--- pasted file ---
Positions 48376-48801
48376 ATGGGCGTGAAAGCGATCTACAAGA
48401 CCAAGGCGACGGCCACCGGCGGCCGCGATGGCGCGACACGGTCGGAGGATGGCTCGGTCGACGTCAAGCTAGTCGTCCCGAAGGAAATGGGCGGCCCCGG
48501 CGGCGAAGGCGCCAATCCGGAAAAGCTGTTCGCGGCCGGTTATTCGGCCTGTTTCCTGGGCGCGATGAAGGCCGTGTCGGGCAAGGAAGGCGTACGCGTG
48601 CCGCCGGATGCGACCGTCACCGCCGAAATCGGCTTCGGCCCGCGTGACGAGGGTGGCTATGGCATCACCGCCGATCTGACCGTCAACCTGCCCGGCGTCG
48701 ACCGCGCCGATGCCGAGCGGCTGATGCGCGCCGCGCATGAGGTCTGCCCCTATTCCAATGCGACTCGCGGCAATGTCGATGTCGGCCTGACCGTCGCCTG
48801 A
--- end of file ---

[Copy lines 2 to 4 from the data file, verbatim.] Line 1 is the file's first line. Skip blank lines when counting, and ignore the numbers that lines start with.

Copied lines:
48376 ATGGGCGTGAAAGCGATCTACAAGA
48401 CCAAGGCGACGGCCACCGGCGGCCGCGATGGCGCGACACGGTCGGAGGATGGCTCGGTCGACGTCAAGCTAGTCGTCCCGAAGGAAATGGGCGGCCCCGG
48501 CGGCGAAGGCGCCAATCCGGAAAAGCTGTTCGCGGCCGGTTATTCGGCCTGTTTCCTGGGCGCGATGAAGGCCGTGTCGGGCAAGGAAGGCGTACGCGTG